Canada

Nanaimo woman awarded $35,000 after condo building refuses to accommodate wheelchair

The tribunal ruled that 76-year-old Ada Jacobsen was discriminated against because of her disability.

VICTORIA — A Nanaimo woman who uses a wheelchair has been awarded $35,000 in damages after the B.C. Human Rights Tribunal found her condo board’s refusal to make the building accessible made her a “prisoner in her own home.”

In a Sept. 11 decision, the tribunal found that 76-year-old Ada Jacobsen was discriminated against because of her disability. The tribunal ordered the Eagle Point Bayview complex in Nanaimo to begin the process of making the building wheelchair-accessible and to give financial compensation to Jacobsen for injury to her dignity, feelings and self respect.

“Ms. Jacobsen has essentially been a prisoner in her own home,” wrote tribunal member Grace Chen. “Her sense of independence has been significantly reduced. Her enjoyment of life has been significantly impacted. Each time Ms. Jacobsen wants to go somewhere, she has to plan ahead with one of her friends so they can assist her.”

Jacobsen also testified that in May 2018, after she filed her complaint, the strata voted to spend $110,000 from its contingency fund for a major renovation project that included new carpets, tiles, paint, lighting, door trim and hardware, and signs. Jacobsen said some of that money could be spent accommodating her disability.

Chen found that while the strata did make some changes, such as installing handrails on both sides of the hallway — albeit after an unreasonable period of delay — it did not take all reasonable steps to remove the disability related barriers. The tribunal ordered the strata to obtain architectural drawings to install a lift or external elevator in the hallway.

More from the Times Colonist.

Jacobsen did not have mobility issues when she moved into the building in 2003, but as her health declined, she started using a wheelchair in 2016.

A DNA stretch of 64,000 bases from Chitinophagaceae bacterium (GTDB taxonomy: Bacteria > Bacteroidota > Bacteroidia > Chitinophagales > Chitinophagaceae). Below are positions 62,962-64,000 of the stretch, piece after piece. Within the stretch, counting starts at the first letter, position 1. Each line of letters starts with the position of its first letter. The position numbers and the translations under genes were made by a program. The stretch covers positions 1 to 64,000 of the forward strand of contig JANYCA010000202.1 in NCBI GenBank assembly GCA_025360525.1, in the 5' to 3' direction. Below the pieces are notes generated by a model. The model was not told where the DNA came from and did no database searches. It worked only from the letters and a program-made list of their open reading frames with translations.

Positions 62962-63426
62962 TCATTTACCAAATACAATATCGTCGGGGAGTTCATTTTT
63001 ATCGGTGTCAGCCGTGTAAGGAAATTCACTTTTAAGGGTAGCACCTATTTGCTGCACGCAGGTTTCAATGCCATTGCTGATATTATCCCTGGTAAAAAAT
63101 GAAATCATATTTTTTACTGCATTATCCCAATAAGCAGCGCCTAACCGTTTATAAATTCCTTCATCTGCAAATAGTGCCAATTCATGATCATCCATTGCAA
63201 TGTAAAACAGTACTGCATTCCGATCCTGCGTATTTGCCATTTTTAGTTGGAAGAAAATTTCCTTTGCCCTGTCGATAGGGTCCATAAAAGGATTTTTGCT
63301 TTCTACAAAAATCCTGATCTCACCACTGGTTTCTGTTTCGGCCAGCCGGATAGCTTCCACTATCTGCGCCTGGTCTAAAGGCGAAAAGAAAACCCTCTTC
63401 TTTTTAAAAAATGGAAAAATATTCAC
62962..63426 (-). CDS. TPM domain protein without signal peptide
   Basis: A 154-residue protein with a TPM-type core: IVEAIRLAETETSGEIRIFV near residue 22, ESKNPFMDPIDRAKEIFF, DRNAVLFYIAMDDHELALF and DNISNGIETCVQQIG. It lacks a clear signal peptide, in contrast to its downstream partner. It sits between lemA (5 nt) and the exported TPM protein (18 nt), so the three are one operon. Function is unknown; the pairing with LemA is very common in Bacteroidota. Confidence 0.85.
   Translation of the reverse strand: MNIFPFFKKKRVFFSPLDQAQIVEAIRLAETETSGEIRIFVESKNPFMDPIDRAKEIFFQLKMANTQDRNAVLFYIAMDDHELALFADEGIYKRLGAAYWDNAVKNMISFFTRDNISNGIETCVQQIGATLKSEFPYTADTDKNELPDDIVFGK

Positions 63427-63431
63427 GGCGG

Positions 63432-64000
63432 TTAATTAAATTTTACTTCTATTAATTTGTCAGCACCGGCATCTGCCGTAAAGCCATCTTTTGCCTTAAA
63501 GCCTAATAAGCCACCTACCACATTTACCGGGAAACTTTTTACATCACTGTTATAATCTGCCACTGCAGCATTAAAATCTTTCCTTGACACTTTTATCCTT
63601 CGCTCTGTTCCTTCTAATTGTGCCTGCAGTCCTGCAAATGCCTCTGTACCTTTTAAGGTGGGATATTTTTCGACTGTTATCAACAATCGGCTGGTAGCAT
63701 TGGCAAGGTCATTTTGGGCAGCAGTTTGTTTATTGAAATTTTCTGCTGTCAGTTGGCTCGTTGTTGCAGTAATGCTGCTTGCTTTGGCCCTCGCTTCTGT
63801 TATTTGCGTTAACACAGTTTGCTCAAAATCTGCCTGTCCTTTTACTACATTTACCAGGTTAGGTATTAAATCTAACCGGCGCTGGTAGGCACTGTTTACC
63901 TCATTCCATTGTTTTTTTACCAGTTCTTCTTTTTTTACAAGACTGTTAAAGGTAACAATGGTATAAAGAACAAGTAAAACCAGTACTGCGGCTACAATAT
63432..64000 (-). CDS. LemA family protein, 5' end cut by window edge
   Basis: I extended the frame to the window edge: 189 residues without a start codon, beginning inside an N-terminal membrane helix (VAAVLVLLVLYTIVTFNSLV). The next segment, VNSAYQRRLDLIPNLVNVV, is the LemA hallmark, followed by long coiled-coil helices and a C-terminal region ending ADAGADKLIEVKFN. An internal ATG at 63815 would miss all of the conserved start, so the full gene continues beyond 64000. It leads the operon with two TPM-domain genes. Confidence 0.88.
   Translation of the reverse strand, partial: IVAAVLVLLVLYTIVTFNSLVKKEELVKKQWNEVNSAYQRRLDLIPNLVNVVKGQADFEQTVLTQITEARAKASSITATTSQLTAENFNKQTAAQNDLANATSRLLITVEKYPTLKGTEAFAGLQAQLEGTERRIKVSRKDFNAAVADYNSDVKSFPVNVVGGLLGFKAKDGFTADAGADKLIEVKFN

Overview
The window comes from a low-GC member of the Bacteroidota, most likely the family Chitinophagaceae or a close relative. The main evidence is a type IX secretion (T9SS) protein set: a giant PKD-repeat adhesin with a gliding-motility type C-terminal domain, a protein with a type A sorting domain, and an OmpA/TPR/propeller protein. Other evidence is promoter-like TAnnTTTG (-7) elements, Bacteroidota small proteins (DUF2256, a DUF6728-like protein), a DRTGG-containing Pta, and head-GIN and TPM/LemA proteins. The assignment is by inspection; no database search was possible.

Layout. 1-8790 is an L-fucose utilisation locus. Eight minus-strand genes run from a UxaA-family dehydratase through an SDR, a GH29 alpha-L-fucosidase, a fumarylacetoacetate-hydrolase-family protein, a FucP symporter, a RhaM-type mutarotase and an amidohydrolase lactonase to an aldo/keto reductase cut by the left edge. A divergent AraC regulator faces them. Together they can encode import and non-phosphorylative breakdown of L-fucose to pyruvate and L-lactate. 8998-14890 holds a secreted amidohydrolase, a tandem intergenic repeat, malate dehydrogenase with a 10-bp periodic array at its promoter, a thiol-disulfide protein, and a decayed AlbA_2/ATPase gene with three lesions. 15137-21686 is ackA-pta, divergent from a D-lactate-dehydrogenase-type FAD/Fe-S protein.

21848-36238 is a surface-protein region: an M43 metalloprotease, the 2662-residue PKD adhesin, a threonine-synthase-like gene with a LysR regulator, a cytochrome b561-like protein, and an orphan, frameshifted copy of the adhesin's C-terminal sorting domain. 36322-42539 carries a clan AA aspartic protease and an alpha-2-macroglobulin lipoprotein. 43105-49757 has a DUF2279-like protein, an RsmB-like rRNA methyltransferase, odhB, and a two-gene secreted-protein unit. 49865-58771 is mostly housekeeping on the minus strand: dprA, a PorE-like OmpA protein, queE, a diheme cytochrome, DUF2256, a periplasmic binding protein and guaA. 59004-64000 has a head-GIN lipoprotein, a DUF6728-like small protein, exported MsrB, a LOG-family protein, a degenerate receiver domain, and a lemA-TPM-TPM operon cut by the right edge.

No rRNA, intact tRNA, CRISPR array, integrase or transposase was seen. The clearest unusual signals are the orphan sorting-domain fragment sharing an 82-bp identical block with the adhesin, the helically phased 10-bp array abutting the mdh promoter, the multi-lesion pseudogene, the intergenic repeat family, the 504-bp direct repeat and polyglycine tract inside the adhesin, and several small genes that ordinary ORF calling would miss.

Because of three steps in the hallway leading from her second-floor suite to the elevator, Jacobsen was only able to leave or enter her suite if two friends helped her out of the wheelchair, supported her while she slowly walked up or down the steps and retrieved the wheelchair.

She said a platform from the front door to the parking lot is too steep and she has previously lost control on the way down, rolling into the car of a friend who was waiting to pick her up.

Jacobsen started asking the strata for accommodation of her mobility issues in 2014, before she used a wheelchair. She requested a small portable ramp that could help her navigate the stairs independently.

In December 2016, the property manager told Jacobsen that a ramp was not feasible because it would restrict access in the hallway. In February 2018, the property manager told Jacobsen in an email that the strata had contacted three contractors, who said a wheelchair ramp or lift could not be built. Jacobsen testified that the property manager told her to “just move.”

Testifying on behalf of the strata, Melissa Austin told the tribunal that out of 32 units in the building, only three residents have mobility issues.

That perspective is problematic, because it suggests accommodation should be assessed against the number of people who need accommodation, Chen wrote. “The duty to accommodate is not focused on what is best for the majority.”

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